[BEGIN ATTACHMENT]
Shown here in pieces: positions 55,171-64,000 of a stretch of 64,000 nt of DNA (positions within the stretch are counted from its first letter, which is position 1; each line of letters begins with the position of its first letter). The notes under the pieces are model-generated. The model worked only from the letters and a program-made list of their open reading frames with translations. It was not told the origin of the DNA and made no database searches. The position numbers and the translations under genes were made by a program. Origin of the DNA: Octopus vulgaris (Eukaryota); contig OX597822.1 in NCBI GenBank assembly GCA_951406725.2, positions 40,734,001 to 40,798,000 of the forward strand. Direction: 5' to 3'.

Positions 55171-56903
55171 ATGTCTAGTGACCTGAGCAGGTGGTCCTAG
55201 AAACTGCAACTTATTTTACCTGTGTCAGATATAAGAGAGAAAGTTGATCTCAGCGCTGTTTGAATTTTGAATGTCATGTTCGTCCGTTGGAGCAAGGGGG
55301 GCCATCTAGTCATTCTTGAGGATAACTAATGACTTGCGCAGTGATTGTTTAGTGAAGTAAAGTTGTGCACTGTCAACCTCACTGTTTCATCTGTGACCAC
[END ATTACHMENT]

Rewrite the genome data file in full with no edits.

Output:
Shown here in pieces: positions 55,171-64,000 of a stretch of 64,000 nt of DNA (positions within the stretch are counted from its first letter, which is position 1; each line of letters begins with the position of its first letter). The notes under the pieces are model-generated. The model worked only from the letters and a program-made list of their open reading frames with translations. It was not told the origin of the DNA and made no database searches. The position numbers and the translations under genes were made by a program. Origin of the DNA: Octopus vulgaris (Eukaryota); contig OX597822.1 in NCBI GenBank assembly GCA_951406725.2, positions 40,734,001 to 40,798,000 of the forward strand. Direction: 5' to 3'.

Positions 55171-56903
55171 ATGTCTAGTGACCTGAGCAGGTGGTCCTAG
55201 AAACTGCAACTTATTTTACCTGTGTCAGATATAAGAGAGAAAGTTGATCTCAGCGCTGTTTGAATTTTGAATGTCATGTTCGTCCGTTGGAGCAAGGGGG
55301 GCCATCTAGTCATTCTTGAGGATAACTAATGACTTGCGCAGTGATTGTTTAGTGAAGTAAAGTTGTGCACTGTCAACCTCACTGTTTCATCTGTGACCAC